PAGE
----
Raytown city clerk ordered to pay $42K after refusing records request
KANSAS CITY, Mo. — A Missouri city clerk must pay a $4,000 fine and nearly 10 times that amount in attorney fees after refusing to honor a woman’s public records request, a state appeals court ruled in a decision that could have important implications for how such requests are handled going forward.
The Missouri Court of Appeals in Kansas City ruled Tuesday that Teresa Henry, the clerk in the Kansas City suburb of Raytown, must pay the civil penalty and $38,500 in attorney fees to Paula Wyrick, whose mother died at an intersection in Raytown on New Year’s Eve 2016, KCUR reported.
Wyrick had sent a notice that she might sue the city. Henry refused to release traffic safety records to her, citing an exception in the state’s Sunshine Law for records that are “related to” litigation.
The appeals court found that the threat of litigation was not sufficient reason to exempt public records from disclosure.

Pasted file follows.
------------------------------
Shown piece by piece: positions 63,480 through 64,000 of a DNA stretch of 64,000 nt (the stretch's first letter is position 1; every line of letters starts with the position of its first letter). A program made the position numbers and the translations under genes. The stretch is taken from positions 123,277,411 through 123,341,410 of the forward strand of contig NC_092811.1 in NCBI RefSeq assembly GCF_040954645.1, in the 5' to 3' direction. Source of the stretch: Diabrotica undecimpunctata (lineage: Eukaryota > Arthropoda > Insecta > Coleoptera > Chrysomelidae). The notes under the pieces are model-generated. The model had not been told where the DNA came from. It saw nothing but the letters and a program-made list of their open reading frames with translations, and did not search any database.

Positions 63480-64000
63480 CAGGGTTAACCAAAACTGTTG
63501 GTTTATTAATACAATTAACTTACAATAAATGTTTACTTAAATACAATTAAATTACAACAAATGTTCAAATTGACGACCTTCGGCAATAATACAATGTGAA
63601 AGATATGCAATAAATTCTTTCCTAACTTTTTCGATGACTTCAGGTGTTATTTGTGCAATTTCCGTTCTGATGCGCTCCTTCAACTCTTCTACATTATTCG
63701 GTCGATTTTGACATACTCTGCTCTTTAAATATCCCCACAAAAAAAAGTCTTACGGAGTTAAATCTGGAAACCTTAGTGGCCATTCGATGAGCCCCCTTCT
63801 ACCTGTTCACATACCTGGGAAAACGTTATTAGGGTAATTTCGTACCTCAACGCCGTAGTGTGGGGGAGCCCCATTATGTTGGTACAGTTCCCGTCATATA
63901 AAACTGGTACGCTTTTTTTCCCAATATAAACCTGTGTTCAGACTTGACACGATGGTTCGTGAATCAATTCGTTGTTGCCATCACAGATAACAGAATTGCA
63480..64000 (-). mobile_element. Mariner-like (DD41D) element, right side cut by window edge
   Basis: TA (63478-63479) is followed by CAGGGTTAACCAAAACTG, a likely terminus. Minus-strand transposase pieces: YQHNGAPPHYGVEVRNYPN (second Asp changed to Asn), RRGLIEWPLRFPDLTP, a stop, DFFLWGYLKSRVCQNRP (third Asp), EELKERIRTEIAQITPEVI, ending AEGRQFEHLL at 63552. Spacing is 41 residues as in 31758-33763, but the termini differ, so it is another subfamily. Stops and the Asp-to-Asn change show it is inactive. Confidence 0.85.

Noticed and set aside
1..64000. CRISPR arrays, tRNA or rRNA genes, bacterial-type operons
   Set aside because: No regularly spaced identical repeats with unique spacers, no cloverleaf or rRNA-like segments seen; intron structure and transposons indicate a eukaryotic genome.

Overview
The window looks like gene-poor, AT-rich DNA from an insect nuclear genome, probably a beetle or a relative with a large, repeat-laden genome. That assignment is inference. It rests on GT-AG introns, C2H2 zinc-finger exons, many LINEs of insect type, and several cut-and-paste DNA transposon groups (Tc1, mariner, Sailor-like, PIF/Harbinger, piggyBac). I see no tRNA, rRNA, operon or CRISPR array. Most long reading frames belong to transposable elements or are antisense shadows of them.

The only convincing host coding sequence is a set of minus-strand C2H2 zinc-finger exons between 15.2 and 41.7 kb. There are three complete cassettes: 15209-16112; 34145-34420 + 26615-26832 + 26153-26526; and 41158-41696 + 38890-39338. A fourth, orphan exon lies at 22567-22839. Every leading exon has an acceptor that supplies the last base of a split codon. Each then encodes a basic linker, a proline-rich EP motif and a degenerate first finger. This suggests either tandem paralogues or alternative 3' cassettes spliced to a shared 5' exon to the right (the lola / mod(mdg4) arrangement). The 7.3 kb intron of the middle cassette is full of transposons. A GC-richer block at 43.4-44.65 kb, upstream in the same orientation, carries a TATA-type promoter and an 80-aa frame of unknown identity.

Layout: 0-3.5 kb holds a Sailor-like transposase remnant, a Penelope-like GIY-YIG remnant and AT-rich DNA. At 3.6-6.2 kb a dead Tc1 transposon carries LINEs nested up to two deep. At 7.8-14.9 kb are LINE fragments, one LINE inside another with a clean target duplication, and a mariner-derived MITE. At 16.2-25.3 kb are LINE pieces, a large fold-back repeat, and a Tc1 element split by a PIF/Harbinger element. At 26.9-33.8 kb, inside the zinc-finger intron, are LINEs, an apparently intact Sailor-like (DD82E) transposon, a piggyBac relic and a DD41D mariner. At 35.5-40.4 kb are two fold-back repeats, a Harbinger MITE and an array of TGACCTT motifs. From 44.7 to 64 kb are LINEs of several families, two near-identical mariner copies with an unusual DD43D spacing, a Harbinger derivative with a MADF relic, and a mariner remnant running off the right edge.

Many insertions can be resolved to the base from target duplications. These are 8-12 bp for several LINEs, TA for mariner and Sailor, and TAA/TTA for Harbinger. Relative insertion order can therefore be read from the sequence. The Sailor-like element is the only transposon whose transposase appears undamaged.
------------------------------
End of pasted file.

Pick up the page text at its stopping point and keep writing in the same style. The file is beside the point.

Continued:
“Henry’s argument would permit public governmental bodies to rely on the litigation exception ‘as a basis for closing virtually any record’ in a manner that would ‘be inconsistent with the requirement that exceptions to the (Sunshine Law) be strictly construed,’” the court ruled, citing a 1997 ruling by the Missouri Court of Appeals in St. Louis.
Henry’s attorney, Wesley Carrillo, was out of the office Wednesday and didn’t immediately reply to a request for comment.
“This decision is a godsend,” said Bernie Rhodes, a Kansas City media attorney who was not involved in the case. “I can’t tell you how many times I get an objection that a document is closed because it relates to a lawsuit or relates to an investigation.”
Wyrick’s mother, Cecile Leggio, was killed when her car was struck by another as she was turning at an intersection in Raytown. Wyrick requested records about the intersection’s safety and design, which she contended had limited visibility.
Wyrick eventually filed a wrongful death lawsuit against the city, claiming it should have known the intersection was dangerous. Earlier this year, the city settled with Wyrick for $87,500 and agreed to make the intersection safer.
Kansas City attorney Chris Dandurand, who represented Wyrick, said the appeals court’s decision provides “some clarity and some guidance for government entities facing these Sunshine requests, particularly with regard to the litigation exception.”